Person in a meeting with a manager inside a bright conference room with floor-to-ceiling windows.
An employee performance plan (PIP) should serve as means for helping an employee succeed rather than punishment for poor performance. — Getty Images/monkeybusinessimages

If an employee is struggling to meet the expectations of their job or organization, a manager may consider creating an employee performance improvement plan (PIP) to help that individual succeed. Here’s what you need to know about creating and implementing a PIP in the workplace.

What is an employee performance improvement plan?

An employee performance improvement plan or performance action plan outlines the steps an employee needs to take to meet agreed-upon standards and goals. A PIP is typically a formal action guide created in collaboration with the employee, their manager, and HR.

Ideally, the plan will ameliorate the performance or behavior deficit. If not, the manager or HR leader may take additional employment actions, such as demotion or termination.

How to establish an employee performance improvement plan

Determine when a plan is appropriate

A PIP is warranted when an employee is underperforming and their manager is committed to helping them improve in a timely fashion. It should not be used as the first step or basis for termination — a “punitive” PIP won’t serve its intended purpose of helping the employee, and can send the negative message that help does not exist for struggling employees.

To determine whether a PIP is appropriate, managers should consider whether a specific performance or behavioral issue can be substantiated, as well as whether that issue can be addressed successfully through a formal plan. They should also determine whether the employee has received adequate training and support to succeed in their role. Finally, if a known personal issue could be impacting the employee’s performance and accommodations have already been given, a PIP could help guide the individual back on track.

[Read: How to Offer an Employee Assistance Program for Small Businesses]

Draft a plan

If a manager determines a formal plan is warranted, the next step is to draft a PIP that includes the following:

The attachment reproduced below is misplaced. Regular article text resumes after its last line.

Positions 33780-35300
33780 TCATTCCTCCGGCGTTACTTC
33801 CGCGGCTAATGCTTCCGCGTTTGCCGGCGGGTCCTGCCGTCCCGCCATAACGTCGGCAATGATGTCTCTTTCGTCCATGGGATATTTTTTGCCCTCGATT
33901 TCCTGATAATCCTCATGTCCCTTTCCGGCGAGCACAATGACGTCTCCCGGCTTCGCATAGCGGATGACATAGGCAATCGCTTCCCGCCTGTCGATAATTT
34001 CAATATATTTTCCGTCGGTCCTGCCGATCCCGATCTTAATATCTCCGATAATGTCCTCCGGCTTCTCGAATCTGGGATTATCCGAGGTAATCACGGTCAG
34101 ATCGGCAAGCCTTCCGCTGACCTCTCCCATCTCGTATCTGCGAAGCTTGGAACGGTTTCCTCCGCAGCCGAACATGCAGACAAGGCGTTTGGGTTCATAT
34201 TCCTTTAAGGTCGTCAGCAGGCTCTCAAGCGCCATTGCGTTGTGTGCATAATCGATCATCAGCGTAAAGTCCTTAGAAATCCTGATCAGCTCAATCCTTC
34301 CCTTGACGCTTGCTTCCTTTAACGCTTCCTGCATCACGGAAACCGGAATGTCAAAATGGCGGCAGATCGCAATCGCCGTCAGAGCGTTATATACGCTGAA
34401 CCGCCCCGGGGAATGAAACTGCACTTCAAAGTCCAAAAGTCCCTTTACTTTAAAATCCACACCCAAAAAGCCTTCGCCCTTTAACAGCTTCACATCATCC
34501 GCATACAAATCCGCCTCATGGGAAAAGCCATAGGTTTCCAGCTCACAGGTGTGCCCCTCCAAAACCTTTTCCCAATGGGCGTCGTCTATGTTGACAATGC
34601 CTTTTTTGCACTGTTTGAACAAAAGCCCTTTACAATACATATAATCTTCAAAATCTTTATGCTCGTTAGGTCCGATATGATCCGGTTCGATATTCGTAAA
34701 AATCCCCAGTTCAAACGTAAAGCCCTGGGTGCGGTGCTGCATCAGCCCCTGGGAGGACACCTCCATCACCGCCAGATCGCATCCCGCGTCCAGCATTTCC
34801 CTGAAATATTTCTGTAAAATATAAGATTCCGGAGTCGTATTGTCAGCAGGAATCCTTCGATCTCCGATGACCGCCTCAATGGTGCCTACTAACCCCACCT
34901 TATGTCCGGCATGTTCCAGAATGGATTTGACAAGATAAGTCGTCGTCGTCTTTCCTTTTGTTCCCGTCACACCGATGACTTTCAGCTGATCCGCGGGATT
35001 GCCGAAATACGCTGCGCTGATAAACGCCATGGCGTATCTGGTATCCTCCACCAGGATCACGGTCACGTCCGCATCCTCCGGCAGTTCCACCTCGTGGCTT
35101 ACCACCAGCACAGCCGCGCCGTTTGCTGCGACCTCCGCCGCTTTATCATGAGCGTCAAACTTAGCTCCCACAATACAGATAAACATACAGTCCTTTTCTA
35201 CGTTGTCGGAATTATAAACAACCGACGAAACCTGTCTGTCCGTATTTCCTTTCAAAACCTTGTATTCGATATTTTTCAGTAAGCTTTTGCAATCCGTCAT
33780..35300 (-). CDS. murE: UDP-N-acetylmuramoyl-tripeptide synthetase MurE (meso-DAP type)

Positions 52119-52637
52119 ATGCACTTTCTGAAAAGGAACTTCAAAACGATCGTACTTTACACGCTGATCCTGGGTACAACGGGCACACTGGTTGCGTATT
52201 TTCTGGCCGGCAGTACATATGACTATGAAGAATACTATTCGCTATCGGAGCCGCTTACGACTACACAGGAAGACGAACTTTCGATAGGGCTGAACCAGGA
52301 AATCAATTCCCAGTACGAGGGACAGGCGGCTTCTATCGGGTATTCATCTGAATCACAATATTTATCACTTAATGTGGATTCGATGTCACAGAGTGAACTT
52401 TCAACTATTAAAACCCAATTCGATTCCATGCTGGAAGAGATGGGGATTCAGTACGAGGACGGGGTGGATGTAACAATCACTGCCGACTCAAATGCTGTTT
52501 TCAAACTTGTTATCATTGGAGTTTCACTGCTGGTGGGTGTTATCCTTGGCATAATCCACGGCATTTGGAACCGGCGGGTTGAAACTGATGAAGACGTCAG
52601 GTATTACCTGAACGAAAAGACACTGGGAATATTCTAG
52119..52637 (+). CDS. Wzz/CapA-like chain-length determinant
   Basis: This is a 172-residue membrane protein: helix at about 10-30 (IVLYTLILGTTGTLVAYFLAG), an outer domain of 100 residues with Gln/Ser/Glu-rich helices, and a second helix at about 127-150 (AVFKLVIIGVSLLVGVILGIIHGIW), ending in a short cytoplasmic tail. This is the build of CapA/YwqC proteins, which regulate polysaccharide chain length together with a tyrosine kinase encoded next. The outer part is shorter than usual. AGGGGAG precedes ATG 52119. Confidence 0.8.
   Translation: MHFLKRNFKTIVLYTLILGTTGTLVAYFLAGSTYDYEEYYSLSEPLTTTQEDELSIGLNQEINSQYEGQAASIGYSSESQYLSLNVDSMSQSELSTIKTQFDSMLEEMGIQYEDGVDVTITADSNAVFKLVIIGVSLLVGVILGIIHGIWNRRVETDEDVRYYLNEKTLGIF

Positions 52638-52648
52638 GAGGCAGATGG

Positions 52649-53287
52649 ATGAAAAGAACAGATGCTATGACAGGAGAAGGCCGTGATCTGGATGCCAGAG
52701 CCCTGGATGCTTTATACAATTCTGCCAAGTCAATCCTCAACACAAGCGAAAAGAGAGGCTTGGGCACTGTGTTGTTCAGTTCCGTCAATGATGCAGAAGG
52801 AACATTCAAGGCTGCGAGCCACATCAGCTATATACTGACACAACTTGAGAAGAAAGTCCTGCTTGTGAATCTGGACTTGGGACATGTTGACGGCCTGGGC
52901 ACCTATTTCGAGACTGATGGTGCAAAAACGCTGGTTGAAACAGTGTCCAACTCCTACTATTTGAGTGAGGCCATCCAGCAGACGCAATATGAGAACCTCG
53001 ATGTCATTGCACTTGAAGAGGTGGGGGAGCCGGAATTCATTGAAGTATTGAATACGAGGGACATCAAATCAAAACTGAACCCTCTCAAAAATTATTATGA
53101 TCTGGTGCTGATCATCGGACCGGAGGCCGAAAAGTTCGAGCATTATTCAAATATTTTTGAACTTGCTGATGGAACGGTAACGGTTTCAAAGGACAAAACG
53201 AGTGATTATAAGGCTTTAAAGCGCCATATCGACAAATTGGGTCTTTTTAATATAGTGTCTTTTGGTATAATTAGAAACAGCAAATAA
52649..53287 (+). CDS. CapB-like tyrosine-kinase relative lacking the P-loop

• A specific time frame during which the PIP will be implemented.
  • Area(s) of concern, or where the employee’s performance is not meeting standards.
  • Goal(s) or expected outcome(s), or what the employee will achieve as part of the PIP.
  • Actions, or the specific steps the employee must take to meet the above goal(s).
  • Key metrics, or how the manager and HR will measure whether each goal was met.
  • Scheduled checkpoints, or a concrete timeline for all outlined actions.

The more clear and specific the PIP is in setting measurable goals and employee expectations, the more likely it is to succeed.

[Read: How to Create an Employee Training Program]

The manager and employee should meet regularly to determine how the PIP is progressing, including any progress made (or not made) toward goals in a given period.

Review the plan with HR

Once the manager has created a draft plan, an HR professional will typically review it and ensure it is free of any bias against the employee — in other words, that the PIP is not just a means or excuse to terminate the individual without giving them the chance to succeed. If the plan involves any provisions from HR, such as additional training or onboarding processes, the HR professional can help start the process as soon as possible.

Implement the plan

After the PIP has been approved, the manager should meet with the employee to discuss and implement it. During this time, the employee should have the opportunity to ask questions and provide feedback, allowing them to take ownership of the plan and fully understand any expectations set. The manager may make changes to the PIP after receiving employee feedback; HR should review and finalize any changes. Once the PIP is finalized, the manager and employee can sign the plan and forward it to HR for approval and implementation.

Evaluate the plan’s progression

The manager and employee should meet regularly to determine how the PIP is progressing, including any progress made (or not made) toward goals in a given period. Employees can lead these meetings by self-reporting how they are doing, any realizations they have made, or any additional tools or resources they need to succeed.

Close the plan

If the employee’s performance does not improve by the determined end date, an employer should close the PIP to determine the next steps, which may include reassignment, demotion, or termination.

Ideally, the employee will successfully meet all objectives of the PIP. In this case, the employer can formally close the plan, acknowledge the employee’s success, and allow for continued employment — with the understanding that ongoing good performance is expected.

[Read: How to Know When It’s Time to Promote an Employee]

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